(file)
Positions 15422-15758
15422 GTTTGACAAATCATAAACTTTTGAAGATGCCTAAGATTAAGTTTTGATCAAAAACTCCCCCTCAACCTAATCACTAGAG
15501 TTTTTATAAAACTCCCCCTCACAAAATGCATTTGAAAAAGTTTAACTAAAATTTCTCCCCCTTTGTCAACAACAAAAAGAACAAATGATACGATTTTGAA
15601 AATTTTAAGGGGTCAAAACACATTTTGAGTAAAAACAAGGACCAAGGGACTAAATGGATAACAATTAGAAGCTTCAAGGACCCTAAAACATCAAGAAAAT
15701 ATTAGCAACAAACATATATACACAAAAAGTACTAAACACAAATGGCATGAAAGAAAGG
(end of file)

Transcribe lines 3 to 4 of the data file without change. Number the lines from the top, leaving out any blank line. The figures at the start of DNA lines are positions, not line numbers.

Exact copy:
15501 TTTTTATAAAACTCCCCCTCACAAAATGCATTTGAAAAAGTTTAACTAAAATTTCTCCCCCTTTGTCAACAACAAAAAGAACAAATGATACGATTTTGAA
15601 AATTTTAAGGGGTCAAAACACATTTTGAGTAAAAACAAGGACCAAGGGACTAAATGGATAACAATTAGAAGCTTCAAGGACCCTAAAACATCAAGAAAAT